Fourth of July

I’ve been uploading plenty of pictures on my flickr account, trying to catch up with almost 2 months of stuff.

As tens of thousands of people gathered on the shores of Lake Michigan to celebrate the Fourth, I was by myself in the middle of Alaska, with nary a patriotic display to be seen.  During the first few days on the Dalton, there was pretty much a tailwind the whole time, but when I woke up that day, this had changed to a headwind.  That afternoon, I started to notice the sky darkening significantly behind me, and thunder off in the distance.  The black clouds started moving in quickly, swallowing the mountains and scenery with it.

Approaching Storm


With a storm with lightning approaching from from behind and a strong wind coming toward you, it doesn’t take a meteorologist to tell you that the results will be impressive.  I decided to make a quick sandwich while I could, after all, I rather eat while dry and ride in the rain that will eventually come, than ride in the rain anyway and be hungry.

Right when the first drops of rain hit me, there was a turn off to a pipeline maintenance site; perfect timing.  Several times earlier in the trip I had noticed leftover concrete blocks that are used when laying the pipeline underground, and told myself that they would make nice little shelters.  There happened to be some where I pulled over.  I grabbed some warm clothes and crawled under the concrete blocks as the wind began to howl and lightning sounded overhead.

Fourth of July


Instead of fireworks I had my own little show.  After the storm passed I took a long nap while until drizzle stopped.  I kept pedalling that evening until I got to Coldfoot, the first place on the Dalton Highway with a gas station.  I saw a note waiting for me there from Baptiste, he had spent time there before finding a ride the rest of the way back to Fairbanks with his broken bike.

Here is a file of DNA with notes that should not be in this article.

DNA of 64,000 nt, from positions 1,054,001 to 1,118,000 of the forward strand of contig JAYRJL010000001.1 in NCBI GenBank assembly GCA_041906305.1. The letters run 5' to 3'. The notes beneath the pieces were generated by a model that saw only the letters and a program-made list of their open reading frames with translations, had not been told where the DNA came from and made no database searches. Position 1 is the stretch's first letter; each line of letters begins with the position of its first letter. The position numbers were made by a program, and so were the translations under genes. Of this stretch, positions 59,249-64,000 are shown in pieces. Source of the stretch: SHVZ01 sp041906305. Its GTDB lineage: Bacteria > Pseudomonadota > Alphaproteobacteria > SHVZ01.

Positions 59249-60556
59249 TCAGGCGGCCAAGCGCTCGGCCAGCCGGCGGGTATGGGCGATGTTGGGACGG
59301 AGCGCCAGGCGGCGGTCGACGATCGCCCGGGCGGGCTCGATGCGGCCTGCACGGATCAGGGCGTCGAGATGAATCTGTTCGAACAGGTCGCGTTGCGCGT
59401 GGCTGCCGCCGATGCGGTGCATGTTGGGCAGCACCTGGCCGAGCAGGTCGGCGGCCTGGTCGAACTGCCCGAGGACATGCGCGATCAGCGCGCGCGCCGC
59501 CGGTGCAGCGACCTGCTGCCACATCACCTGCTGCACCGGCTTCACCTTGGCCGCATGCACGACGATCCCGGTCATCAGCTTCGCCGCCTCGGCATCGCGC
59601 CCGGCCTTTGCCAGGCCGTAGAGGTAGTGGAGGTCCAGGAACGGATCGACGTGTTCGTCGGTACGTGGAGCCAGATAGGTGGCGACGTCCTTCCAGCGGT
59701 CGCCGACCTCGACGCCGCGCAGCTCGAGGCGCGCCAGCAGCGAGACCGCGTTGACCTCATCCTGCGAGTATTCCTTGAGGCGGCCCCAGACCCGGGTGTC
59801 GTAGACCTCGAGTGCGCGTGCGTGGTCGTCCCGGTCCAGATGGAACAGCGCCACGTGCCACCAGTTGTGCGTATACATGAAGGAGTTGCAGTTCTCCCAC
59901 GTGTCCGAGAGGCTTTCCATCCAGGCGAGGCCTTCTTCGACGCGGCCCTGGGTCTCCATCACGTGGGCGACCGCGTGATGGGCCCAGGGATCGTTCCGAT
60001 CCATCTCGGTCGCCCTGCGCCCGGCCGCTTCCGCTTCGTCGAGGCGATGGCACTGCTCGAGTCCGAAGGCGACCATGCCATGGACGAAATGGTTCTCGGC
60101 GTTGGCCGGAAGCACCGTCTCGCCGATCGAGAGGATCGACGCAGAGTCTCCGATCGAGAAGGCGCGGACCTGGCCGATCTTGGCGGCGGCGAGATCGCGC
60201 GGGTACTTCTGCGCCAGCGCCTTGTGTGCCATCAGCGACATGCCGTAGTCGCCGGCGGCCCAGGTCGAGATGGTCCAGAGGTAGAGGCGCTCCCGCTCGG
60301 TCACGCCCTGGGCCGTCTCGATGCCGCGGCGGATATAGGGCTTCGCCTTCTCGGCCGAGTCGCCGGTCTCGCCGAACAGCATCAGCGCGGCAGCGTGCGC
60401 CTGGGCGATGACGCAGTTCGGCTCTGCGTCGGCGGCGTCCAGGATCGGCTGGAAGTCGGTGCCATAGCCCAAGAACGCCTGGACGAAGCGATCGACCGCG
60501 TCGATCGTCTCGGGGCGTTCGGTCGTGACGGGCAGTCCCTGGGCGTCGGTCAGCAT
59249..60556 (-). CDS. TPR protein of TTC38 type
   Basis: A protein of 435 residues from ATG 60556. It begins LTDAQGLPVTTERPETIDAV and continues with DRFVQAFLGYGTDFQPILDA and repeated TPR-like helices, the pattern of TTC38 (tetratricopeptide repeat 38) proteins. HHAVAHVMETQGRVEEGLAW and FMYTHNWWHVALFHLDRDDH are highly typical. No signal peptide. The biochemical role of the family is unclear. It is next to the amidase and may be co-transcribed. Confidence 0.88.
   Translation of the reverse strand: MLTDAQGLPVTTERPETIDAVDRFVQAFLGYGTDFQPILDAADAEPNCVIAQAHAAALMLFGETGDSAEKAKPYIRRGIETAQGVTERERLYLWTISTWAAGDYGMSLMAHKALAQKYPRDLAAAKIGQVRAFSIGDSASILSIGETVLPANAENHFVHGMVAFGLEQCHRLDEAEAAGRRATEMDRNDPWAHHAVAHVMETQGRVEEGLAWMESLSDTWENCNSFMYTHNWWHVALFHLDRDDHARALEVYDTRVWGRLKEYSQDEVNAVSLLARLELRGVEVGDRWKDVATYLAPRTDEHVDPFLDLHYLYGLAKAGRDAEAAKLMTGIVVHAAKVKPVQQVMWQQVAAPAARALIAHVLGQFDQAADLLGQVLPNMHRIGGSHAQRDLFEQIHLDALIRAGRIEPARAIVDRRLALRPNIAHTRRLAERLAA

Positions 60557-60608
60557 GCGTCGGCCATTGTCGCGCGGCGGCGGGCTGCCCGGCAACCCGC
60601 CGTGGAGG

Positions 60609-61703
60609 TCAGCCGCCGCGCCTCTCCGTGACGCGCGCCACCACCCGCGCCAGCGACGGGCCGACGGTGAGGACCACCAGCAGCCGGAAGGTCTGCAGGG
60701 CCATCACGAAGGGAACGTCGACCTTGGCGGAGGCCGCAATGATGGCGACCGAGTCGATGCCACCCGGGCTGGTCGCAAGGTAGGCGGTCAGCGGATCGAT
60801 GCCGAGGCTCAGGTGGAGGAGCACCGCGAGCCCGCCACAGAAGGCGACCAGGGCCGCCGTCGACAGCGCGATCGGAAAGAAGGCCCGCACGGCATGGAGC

I enjoyed a patty melt and fries (with a side of mayo of course), and also enjoyed just sitting in a chair and a table and feeling somewhat civilized, if not rather worn out and grimy.

I think my favorite part of the Dalton was the few days before and after the Atigun Pass.  Here, the road followed rivers and crossed many crystal clear creeks.  After Coldfoot, the rest of the Dalton became much hillier, the scenery a little less dramatic, and mostly covered in haze from forest fires.

3 comments to Fourth of July

  • Grandmama Dear

    Hello Matthew, this is your dear loving Grandmama. I just thoroughly enjoy reading your reports and looking at your pictures. I still say you ought to write a book when you finally get home and take a shower. I will be glad to buy a copy, maybe two copies. You have a gift for writing. I hope you survive the bicycle seat and bumpy roads. I pray for you ever day, for your safety and your health. Take good care of yourself and take a bath at least once a month. Lots and lots of love, and have a great time!

  • Cooper

    Awesome photos Matto. Way cooler than any fireworks in Chicago.

  • Linder

    but not cooler than fireworks in Baldwin, MI over Big Star Lake. wait, actually i remember those fireworks were pretty lame. holla matto, dude i love that you’re biking through Jasper and Banff, you know i did a backroads biking trip there with my mom and bro like 15 years ago? i remember it being incredibly beautiful and me feeling incredibly saddle sore. enjoy it dudeman, i’ll pound some Yoggi in your honor tonight.

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